Skip nav to main content.

Student Enrollment Surged in U.S. Schools of Nursing in 2020 Despite Challenges Presented by the Pandemic

Student enrollment in baccalaureate, master’s, and doctoral nursing programs increased in 2020 despite concerns that…

  • April 28, 2021

Student enrollment in baccalaureate, master’s, and doctoral nursing programs increased in 2020 despite concerns that the pandemic might diminish interest in nursing careers, according to new data released today by the American Association of Colleges of Nursing (AACN).

In programs designed to prepare new registered nurses (RNs) at the baccalaureate level, enrollment increased by 5.6% with 251,145 students now studying in these programs nationwide.

AACN’s annual survey findings are based on data reported from 956 of the 1,035 nursing schools in the U.S. (92.4% response rate) with baccalaureate and/or graduate programs.

Based on findings from AACN’s latest annual survey conducted in Fall 2020, significant increases in enrollment were found in entry-level baccalaureate (5.6%), master’s (4.1%), and Doctor of Nursing Practice (8.9%) programs.

In fact, nursing programs offered at each of these degree levels have seen more than 15 years of continuous enrollment growth.

Though interest in baccalaureate and graduate nursing programs is strong, thousands of qualified applicants are being turned away from four-year colleges and universities.

In 2020, 80,521 qualified applications were not accepted at schools of nursing due primarily to a shortage of clinical sites, faculty, and resource constraints.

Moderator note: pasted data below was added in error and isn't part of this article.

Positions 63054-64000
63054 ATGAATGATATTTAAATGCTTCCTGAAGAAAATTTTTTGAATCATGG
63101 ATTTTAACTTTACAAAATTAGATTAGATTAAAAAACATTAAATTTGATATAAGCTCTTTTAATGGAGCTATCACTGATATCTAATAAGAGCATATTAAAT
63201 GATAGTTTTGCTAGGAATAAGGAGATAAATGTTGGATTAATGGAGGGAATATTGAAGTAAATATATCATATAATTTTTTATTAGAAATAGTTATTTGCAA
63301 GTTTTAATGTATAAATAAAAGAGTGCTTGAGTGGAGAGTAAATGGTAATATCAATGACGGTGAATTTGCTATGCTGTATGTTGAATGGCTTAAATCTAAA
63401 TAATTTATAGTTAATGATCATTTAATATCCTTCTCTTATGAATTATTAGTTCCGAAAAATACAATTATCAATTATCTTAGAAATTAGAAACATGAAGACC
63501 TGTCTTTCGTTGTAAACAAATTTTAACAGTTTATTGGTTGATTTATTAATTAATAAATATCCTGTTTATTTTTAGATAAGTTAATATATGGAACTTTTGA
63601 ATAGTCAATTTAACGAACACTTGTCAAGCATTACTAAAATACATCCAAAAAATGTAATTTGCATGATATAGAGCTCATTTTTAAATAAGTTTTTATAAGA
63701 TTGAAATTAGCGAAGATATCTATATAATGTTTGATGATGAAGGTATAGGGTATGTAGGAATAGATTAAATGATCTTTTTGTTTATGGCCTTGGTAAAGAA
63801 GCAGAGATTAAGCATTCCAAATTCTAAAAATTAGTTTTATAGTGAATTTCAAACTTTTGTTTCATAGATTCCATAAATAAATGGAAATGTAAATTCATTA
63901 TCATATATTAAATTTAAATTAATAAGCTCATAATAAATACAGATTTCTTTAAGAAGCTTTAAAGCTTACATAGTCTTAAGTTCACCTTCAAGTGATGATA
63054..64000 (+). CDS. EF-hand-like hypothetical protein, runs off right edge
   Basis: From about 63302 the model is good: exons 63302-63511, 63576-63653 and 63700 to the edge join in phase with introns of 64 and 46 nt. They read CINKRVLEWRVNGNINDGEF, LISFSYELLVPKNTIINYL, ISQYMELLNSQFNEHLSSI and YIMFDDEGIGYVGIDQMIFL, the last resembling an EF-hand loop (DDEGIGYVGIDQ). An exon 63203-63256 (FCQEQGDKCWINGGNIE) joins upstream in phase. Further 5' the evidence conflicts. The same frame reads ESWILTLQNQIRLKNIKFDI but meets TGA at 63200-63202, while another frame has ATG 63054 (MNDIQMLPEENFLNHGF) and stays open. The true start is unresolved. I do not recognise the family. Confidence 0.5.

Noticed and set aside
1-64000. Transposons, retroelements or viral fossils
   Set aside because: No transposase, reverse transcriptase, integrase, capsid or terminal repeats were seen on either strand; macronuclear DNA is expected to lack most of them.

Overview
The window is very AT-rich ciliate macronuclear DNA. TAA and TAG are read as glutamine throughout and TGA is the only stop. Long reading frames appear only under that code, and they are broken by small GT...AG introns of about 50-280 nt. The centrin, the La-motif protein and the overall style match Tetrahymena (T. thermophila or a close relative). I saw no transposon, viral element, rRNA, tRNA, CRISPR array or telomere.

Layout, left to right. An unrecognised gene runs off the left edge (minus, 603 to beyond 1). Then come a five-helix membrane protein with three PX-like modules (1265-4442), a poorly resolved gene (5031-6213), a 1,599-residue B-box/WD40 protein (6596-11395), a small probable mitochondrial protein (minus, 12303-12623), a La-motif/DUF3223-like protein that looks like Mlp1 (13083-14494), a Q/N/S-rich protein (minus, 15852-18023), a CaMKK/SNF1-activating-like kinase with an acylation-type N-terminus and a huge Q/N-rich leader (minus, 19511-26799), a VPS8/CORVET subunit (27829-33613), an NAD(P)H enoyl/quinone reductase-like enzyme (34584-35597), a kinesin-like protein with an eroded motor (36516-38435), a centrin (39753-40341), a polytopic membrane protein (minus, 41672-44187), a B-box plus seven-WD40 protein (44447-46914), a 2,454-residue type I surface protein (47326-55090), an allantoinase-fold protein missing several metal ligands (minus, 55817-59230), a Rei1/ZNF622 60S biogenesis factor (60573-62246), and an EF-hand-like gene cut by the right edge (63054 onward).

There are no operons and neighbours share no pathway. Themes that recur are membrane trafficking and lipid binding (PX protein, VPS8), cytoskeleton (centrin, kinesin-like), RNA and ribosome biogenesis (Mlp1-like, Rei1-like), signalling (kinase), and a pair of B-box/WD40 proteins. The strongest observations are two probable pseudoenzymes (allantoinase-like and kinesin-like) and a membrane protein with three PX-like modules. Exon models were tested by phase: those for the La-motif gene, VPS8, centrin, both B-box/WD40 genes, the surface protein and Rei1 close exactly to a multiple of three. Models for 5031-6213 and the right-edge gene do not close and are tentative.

Within this total, applications turned away included 66,274 from entry-level baccalaureate, 1,376 from RN-to-baccalaureate, 8,987 from master’s, and 3,884 from doctoral programs.

Given the persistent shortage of nurse faculty, AACN remains concerned that 12,871 applications were turned away from graduate programs, which limits the pool of potential nurse faculty.

In more troubling news, enrollment in RN to baccalaureate (BSN) programs declined for the second consecutive year with a 2.6% decrease in the number of enrolled students in 2020.

Nurses with baccalaureate-level education have been linked to better patient outcomes, fewer errors, and lower mortality rates.

RN to BSN programs offer an efficient route for practicing nurses to advance their initial preparation to the next level.

With 11 new RN to BSN programs in the planning stages and the high demand among nurse employers for baccalaureate-prepared clinicians, AACN remains hopeful that this slight decline will soon be corrected.

In terms of the research-focused doctorate (PhD), AACN data show that enrollment has declined by 9.5% or 484 students since enrollments peaked in 2012.

Last year, enrollments in PhD nursing programs increased by 0.9% or 58 students, and applications to these programs surged by 24.3%, which may indicate an end to the enrollment decline.

This downward trend over the last 8 years has created great concern among academic nursing leaders responsible for preparing future nurse scientists, educators, and leaders.